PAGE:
The internet may be more accessible here in the Philippines but it isn't necessarily more secure. In fact the data packets, be it from WiFi, 3G or HSDPA, are transmitted over the air. Anyone, with enough knowhow, the proper hardware and software could possibly capture the data as it is being transmitted.

What's a mobile web worker to do ? The solution, setting up a Virtual Private Network (VPN) .

Is a VPN Overkill ?

I know, it sounds overkill but "VPN" should not connote buying expensive Cisco hardware and VPN software. It's now possible to set up a VPN on your home network with relatively inexpensive hardware like the Linksys WRT54G router (which I happen to own) and free software like dd-wrt.

The first thing to do of course is to acquire a router that supports dd-wrt. This use to be easy as the Linksys WRT54G was the only router that was supported. Today, you have a lot more options from the likes of Buffalo, Asus and Netgear.

I won't discuss how to setup dd-wrt on your router as it's out of the scope of this article. You can find instructions from the dd-wrt wiki and do a search on google to read about how other people have fared in their attempts at installation. Note though that the process is not for the feint of heart. It's gotten easier with each release but there is still a possibility that you will "brick" (the term used to describe a router that has been rendered useless) your router.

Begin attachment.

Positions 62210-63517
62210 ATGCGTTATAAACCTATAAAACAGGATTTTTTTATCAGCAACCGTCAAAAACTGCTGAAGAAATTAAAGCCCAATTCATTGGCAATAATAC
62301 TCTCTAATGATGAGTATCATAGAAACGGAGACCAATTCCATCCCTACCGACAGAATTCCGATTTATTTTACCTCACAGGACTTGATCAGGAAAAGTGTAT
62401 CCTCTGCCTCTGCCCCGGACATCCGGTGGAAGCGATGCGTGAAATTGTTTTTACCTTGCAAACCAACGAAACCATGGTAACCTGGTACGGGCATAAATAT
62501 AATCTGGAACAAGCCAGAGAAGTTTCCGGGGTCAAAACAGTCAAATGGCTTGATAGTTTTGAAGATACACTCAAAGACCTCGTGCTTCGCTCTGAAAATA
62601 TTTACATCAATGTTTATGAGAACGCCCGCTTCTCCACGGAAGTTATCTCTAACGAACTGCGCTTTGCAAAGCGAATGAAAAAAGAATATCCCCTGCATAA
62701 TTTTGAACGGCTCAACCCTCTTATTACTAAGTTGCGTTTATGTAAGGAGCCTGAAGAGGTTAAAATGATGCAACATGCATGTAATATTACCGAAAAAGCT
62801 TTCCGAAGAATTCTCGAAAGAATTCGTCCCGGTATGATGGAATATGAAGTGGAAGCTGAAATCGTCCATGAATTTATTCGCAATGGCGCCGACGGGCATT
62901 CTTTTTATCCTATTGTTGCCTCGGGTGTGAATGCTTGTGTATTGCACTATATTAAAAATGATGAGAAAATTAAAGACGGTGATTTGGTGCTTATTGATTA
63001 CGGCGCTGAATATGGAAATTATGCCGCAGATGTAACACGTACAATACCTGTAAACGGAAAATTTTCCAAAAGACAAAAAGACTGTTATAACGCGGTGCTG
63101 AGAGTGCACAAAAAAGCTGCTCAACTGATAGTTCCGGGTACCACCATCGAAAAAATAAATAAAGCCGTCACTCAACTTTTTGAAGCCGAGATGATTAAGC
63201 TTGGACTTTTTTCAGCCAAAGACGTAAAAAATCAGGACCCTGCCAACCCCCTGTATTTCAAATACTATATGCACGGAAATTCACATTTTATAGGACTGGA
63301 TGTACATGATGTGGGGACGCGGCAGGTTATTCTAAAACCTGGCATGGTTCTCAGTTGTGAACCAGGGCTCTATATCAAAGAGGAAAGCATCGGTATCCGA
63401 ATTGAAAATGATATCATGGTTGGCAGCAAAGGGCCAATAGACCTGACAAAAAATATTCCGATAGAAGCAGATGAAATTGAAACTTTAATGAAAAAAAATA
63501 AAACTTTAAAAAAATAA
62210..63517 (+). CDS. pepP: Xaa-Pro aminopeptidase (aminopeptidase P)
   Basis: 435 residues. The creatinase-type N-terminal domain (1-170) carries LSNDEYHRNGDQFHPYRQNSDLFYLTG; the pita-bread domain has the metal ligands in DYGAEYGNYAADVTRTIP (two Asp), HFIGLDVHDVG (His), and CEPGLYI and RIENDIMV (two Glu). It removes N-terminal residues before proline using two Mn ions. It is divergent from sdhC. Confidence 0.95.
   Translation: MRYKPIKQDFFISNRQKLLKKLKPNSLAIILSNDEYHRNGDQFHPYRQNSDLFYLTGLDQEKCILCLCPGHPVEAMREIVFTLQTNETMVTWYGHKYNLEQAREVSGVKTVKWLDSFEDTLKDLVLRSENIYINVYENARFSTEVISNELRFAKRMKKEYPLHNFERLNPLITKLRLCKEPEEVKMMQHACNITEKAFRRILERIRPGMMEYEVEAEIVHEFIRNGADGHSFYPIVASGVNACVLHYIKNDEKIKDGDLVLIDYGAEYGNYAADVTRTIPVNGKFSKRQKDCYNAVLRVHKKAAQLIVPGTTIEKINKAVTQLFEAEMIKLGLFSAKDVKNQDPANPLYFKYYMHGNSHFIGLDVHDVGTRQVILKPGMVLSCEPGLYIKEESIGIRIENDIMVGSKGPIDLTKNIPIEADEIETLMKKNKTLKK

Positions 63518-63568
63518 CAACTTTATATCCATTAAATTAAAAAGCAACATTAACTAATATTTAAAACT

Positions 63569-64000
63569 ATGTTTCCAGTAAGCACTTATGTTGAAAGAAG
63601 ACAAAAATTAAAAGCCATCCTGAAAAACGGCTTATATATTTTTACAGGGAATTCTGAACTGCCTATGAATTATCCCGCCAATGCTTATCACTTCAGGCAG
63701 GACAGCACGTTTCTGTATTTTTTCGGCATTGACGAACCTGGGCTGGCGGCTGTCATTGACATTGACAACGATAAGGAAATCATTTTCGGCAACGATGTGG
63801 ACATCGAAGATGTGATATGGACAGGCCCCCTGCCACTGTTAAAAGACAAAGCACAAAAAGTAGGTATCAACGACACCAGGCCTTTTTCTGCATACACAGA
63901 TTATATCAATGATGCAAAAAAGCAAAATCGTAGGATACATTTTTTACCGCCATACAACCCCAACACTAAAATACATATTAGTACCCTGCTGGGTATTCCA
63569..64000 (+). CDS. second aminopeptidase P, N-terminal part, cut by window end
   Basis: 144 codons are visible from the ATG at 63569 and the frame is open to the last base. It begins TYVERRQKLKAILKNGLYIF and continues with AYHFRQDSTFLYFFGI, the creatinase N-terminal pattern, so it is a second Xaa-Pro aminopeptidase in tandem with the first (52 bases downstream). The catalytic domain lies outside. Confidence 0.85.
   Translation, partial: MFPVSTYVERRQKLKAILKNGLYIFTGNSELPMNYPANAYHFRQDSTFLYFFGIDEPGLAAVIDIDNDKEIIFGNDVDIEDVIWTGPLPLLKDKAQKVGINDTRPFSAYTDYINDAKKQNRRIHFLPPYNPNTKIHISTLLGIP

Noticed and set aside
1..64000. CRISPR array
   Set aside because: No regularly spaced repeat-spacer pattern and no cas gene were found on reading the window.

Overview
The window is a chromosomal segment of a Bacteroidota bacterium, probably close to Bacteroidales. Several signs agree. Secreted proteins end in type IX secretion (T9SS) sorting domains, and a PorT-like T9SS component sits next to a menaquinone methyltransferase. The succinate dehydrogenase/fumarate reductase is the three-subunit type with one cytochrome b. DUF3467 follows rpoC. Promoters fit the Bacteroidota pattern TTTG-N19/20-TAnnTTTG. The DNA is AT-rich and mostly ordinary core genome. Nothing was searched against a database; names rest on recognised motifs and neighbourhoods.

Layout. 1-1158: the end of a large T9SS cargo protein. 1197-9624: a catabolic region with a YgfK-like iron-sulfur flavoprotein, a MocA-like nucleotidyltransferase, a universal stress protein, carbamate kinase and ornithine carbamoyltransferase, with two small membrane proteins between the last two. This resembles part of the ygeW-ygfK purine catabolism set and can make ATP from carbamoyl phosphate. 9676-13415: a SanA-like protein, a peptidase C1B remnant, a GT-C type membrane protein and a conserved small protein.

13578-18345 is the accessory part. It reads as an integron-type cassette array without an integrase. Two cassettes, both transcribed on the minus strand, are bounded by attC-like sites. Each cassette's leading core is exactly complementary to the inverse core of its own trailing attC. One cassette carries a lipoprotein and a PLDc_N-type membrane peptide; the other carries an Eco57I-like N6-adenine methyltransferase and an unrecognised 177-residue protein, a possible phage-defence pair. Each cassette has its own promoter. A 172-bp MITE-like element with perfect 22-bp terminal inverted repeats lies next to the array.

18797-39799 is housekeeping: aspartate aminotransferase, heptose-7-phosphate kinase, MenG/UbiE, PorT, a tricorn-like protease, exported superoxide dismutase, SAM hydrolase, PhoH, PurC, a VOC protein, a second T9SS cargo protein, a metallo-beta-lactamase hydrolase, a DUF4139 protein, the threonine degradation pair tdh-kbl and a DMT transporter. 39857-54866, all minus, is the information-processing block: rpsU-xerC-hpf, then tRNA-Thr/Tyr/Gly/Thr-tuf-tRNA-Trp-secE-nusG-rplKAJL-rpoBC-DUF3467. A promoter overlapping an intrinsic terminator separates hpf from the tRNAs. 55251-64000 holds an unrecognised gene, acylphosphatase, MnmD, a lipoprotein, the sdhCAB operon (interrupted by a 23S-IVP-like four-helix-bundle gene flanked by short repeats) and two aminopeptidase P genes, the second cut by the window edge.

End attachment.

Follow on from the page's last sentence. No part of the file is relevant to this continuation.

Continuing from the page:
dd-wrt has many builds. Make sure to install the vpn build.

What you need for your VPN

In addition to :
  • A supported router, I used a Linksys WRT54G v2.2 router.
  • dd-wrt vpn build, I installed v24-sp1
here are the other prerequisites for setting up the VPN :
  • A desktop or laptop computer with Linux , my desktop is running OpenSUSE v11
  • OpenVPN on the linux desktop, I installed this using the Yast software manager
  • A text editor like Kate or vi
Let me stress that this worked for me using the above hardware and software. If you are using a different router and/or a different version of dd-wrt, you might want to do some more research before attempting this.

You've been warned !!

The computer with OpenVPN is where we generate the certificate files needed to setup the OpenVPN server on dd-wrt. We will not be setting up OpenVPN on this computer.

It is also possible to use windows with the OpenVPN GUI installed instead of a linux desktop but I won't discuss how to do it here.

Step by Step Set Up

Let's get to it.

1. On your linux desktop, open a terminal and become root by using su.
su -
2. Go to /usr/share/openvpn/easy-rsa/2.0
cd /usr/share/openvpn/easy-rsa/2.0
3. Execute the following commands in the correct order
# sets some environment variables to make the succeeding scripts work
source vars

# cleans up any previously created keys if any

# create a certificate
# you will be asked to enter some information
# remember what you entered as you will need to use the same information
# to generate the server key

# create a server key
./build-key-server server

# create the Diffie-Hellman parameters needed by the server